• Birds are active and inquisitive and must be provided with ample room to move about and play. An indoor or sheltered outdoor aviary or a flight safe room (windows covered, no cats or dogs, no ceiling fans) that will allow the bird to fly is good for exercise. Birds with clipped wings can get exercise by climbing, swinging and flapping, if provided with ample space, toys and climbing structures.
  • All birds need a varied diet, not just seeds or pellets, but also grains, beans, fruits and vegetables.
  • Light is critical for birds. They need at least four hours of exposure to UVA and UVB rays from sunlight or full-spectrum lighting to provide them with Vitamin D, which promotes sturdy bones, and Vitamin A absorption, critical for upper respiratory health.
  • Birds should have a minimum of 10 hours of sleep each night.
  • Birds are very sensitive to air quality. Unlike humans, a bird replaces nearly all the air in its lungs with each breath. Because no residual air is left in the lungs during their ventilation cycle, they transfer more oxygen and more pollutants during each breath. Birds should never be exposed to tobacco smoke, chemical fumes (hairspray, cleaners) or Teflon-coated materials. Exposure to some toxic inhalants can cause immediate death; chronic exposure to other toxic can lead to premature death.
  • Birds need veterinary care from a veterinarian who specializes in birds. Proper vet care for birds can be expensive. Your vet will probably recommend a complete examination and diagnostic tests when you first acquire your bird; in addition, she/he will probably recommend annual well-bird examinations. Smaller birds require the same vet care and regular examinations
  • .
  • Chlamydiosis (psittacosis) and avian tuberculosis can be transmitted through the air from birds to humans. These diseases can cause significant illness, especially for people with compromised immune systems.
  • Birds continually shed "feather dust" — particles of feathers, which may aggravate asthma in some people. Many homes with pet birds have HEPA-type air filters in rooms with birds to control allergies from bird dander.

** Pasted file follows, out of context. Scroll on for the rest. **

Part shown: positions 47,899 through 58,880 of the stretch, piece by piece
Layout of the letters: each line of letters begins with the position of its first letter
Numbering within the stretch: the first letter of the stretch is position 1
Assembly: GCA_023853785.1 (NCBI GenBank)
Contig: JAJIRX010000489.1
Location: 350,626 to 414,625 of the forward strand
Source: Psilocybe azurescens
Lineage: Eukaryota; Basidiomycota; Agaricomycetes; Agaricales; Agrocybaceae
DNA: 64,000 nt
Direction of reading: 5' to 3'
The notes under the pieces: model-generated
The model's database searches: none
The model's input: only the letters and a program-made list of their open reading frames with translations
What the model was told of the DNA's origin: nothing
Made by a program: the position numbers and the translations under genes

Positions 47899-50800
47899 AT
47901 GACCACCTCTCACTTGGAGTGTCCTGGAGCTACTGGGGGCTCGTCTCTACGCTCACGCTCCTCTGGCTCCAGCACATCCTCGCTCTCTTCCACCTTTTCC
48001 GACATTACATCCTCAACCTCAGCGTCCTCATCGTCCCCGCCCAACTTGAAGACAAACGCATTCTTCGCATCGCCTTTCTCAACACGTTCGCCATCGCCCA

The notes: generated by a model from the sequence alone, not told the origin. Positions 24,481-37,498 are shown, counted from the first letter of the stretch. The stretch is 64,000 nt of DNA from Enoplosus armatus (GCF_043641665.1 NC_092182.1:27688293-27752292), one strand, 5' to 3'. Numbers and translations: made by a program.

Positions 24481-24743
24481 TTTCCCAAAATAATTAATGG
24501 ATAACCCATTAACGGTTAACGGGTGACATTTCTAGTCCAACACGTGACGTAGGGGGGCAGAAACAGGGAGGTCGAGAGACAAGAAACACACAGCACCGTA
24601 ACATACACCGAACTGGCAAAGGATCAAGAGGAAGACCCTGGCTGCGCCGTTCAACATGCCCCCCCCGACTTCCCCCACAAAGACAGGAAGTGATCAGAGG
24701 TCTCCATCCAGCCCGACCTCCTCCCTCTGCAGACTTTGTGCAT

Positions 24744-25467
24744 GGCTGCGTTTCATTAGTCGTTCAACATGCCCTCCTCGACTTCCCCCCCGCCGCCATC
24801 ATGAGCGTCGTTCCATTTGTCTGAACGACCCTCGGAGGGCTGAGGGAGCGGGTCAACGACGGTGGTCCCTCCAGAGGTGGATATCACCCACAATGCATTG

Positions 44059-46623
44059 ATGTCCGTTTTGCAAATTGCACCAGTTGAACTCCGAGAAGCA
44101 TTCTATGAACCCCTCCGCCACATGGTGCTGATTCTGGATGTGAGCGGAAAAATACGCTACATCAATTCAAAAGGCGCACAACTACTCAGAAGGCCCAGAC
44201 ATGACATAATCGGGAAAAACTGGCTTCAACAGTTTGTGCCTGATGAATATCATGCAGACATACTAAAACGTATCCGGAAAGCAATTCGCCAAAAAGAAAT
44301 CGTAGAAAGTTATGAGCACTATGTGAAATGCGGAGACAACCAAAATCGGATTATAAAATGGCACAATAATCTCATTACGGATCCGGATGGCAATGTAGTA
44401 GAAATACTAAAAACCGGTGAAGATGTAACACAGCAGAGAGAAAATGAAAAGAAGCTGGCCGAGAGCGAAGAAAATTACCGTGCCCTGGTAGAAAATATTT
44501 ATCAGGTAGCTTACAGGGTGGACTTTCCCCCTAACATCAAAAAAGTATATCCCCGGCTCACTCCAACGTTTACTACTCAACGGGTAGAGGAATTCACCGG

Born Free USA also has special materials for National Bird Day available at www.bornfreeusa.org/birdinformation with advice and tips on caring for your bird, or if you are considering adopting one. For more information also visit www.nationalbirdday.org.

Born Free USA is a nationally recognized leader in animal welfare and wildlife conservation. Through litigation, legislation and public education, Born Free USA leads vital campaigns against animals in entertainment, exotic “pets,” trapping and fur, and the destructive international wildlife trade. Born Free USA brings to the United States the message of “compassionate conservation” — the vision of the United Kingdom-based Born Free Foundation, established in 1984 by Bill Travers and Virginia McKenna, stars of the iconic film “Born Free,” along with their son Will Travers, now chief executive officer of both organizations. Born Free’s mission is to end suffering of wild animals in captivity, conserve threatened and endangered species, and encourage compassionate conservation globally.

More at www.bornfreeusa.org; on Twitter at http://twitter.com/bornfreeusa; and Facebook at http://www.facebook.com/BornFreeUSA.

Media Contact: Rodi Rosensweig, publicrelations@bornfreeusa.org, (203) 270-8929.